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THE MOOD OF CANTE JONDO The essential mood of the 'cante', like many American Blues songs, is one of despair and tortured emotions.
This "pena negra", or black sorrow, can be expressed profoundly merely by the mournful repetition of the word "Ay!
The examples on the cassette will through music explain the history, vocal and guitar styles, and various forms of Flamenco, Current Flamenco music, incidentally, contains some 80 different forms, many of which are not danced nor accompanied by guitar.
These latter fall often into the category of "Cante Jondo," or deep song, and it will be the main point of this paper to describe Cante Jondo; all modern Flamenco springs from it, and as the early examples on the cassette attest, bears a strong resemblance to Arabic music.
As a result, most Flamenco dancing is done to this style of music, in particular "Buleras" and "Sevillanas".
One cannot gainsay the art of many of the performers of Cante Chico, in particular Nia de los Peines, who sings a wonderful Bulera on example number eight, She begins the song with a fairly straightforward rendition of the Latin standard "Cielito Lindo", but by second chorus has turned in into a raucous, fiery Flamenco song, saying 'if you think I don't love you, take this knife and plunge it into my heart! Nia de los Peines brings up another vital concept in the art of Flamenco, the quality of voice inherent in most great Cantaores: la voz Affill.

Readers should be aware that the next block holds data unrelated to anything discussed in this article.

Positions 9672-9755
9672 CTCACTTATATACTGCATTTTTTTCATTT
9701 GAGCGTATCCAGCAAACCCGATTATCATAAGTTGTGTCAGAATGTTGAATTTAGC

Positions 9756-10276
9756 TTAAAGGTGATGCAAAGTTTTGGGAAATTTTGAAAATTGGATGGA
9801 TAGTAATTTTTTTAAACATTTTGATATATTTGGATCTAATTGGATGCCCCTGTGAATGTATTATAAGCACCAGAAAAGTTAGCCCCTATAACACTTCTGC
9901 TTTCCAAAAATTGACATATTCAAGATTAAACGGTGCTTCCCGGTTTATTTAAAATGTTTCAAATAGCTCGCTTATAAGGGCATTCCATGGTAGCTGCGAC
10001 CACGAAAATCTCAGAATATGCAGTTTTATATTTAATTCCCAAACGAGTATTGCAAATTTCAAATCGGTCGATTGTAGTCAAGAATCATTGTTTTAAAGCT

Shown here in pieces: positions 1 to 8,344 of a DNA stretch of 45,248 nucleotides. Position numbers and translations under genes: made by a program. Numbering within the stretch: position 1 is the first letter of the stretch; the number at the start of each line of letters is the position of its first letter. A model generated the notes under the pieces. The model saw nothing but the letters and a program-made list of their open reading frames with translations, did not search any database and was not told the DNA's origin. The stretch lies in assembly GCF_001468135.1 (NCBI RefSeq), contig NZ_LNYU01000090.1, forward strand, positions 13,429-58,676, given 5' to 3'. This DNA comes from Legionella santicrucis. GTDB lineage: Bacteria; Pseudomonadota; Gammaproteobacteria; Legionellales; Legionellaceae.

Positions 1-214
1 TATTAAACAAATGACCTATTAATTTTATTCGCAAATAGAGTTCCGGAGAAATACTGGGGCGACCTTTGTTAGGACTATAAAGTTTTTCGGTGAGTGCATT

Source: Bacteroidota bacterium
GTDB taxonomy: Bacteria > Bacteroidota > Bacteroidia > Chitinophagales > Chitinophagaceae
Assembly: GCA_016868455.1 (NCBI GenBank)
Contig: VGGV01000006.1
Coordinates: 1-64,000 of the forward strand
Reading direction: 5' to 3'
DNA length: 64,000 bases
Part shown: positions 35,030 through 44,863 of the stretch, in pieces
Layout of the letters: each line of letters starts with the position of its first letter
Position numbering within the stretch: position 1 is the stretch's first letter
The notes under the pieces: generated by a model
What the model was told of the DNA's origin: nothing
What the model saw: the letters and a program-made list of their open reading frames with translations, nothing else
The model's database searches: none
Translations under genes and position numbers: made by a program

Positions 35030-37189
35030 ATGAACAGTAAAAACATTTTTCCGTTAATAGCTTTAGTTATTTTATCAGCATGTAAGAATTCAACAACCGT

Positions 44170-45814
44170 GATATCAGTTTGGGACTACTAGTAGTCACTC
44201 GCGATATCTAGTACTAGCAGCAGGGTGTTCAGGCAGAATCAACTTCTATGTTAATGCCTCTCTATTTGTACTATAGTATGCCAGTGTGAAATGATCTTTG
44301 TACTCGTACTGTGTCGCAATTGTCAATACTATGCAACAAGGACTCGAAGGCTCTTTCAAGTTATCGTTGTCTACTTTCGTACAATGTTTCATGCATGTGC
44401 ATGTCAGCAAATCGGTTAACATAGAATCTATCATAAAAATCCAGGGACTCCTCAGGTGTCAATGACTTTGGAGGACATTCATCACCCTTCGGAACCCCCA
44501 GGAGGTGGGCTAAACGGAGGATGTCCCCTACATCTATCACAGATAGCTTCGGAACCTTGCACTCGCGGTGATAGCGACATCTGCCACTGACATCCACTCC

This plucking technique is very similar to the function of the thumb in Flamenco guitar playing.
The singer who portrays "pena negra" must above all have "duende", a word which cannot be adequately translated into English but is essential in conveying the great and terrible art of the Cante, Through "duende", sorrow and tortured emotion accompany the singer coming from, as Lorca says: "distant races, crossing the cemetery of the years".
Again, the "Cana" in example two is perhaps the oldest style of Flamenco we know of: the singer is encouraged by shouts of '01e! I have included a recording of Montoya from the 1930s, accompanying the mournful voice of Antonio Chacn (example no.
l0), and it is not difficult to see the startling difference between this more technically-oriented style and that of the two Spanish pieces listed above.
The Gypsies, who had themselves been expelled from India by Tamerlane in 1400 had gradually moved into this region as well.
Scholars have not come up with a definitive origin of the term "Flamenco." Opinions have ranged from believing the word derives from "of Flanders," to referring to the word "flame." In terms of the "Petenera" (Example 5), which includes verses such as "Dnde vas, bella juda?
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Although true "duende" all too rarely occurs in the recording studio, examples ',4,5,6,7, and 8 on the cassette each contain it, with perhaps Ta Anica la Piriaca (no. NON-JONDO FLAMENCO With the passage of time, other forms of Spanish music interacted with the Cante to form two sub-groups, the "Cante Intermedio" and "Cante Chico", Cante Intermedio most often describes working conditions, and death, but with less of a tragic feel than Cante Jondo, In the Petenera, she is described as "the perdition of men", but we somehow sense that our singer will survive to love again, as opposed to Cante Jondo, in which he would certainly be hearing the death knell.